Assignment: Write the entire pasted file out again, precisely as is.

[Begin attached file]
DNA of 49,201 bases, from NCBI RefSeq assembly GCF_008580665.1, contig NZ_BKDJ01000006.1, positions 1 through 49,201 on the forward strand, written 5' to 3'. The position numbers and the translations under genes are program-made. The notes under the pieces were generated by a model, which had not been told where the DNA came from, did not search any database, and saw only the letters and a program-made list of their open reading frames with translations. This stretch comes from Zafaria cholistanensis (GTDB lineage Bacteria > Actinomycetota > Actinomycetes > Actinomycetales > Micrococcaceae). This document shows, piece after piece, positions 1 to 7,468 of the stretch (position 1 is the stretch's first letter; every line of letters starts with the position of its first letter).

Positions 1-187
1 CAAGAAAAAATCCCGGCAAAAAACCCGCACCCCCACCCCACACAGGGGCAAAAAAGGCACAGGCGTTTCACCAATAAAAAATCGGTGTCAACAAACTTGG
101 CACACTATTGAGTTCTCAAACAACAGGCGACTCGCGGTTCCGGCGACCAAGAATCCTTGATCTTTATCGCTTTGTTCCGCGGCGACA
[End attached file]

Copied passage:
DNA of 49,201 bases, from NCBI RefSeq assembly GCF_008580665.1, contig NZ_BKDJ01000006.1, positions 1 through 49,201 on the forward strand, written 5' to 3'. The position numbers and the translations under genes are program-made. The notes under the pieces were generated by a model, which had not been told where the DNA came from, did not search any database, and saw only the letters and a program-made list of their open reading frames with translations. This stretch comes from Zafaria cholistanensis (GTDB lineage Bacteria > Actinomycetota > Actinomycetes > Actinomycetales > Micrococcaceae). This document shows, piece after piece, positions 1 to 7,468 of the stretch (position 1 is the stretch's first letter; every line of letters starts with the position of its first letter).

Positions 1-187
1 CAAGAAAAAATCCCGGCAAAAAACCCGCACCCCCACCCCACACAGGGGCAAAAAAGGCACAGGCGTTTCACCAATAAAAAATCGGTGTCAACAAACTTGG
101 CACACTATTGAGTTCTCAAACAACAGGCGACTCGCGGTTCCGGCGACCAAGAATCCTTGATCTTTATCGCTTTGTTCCGCGGCGACA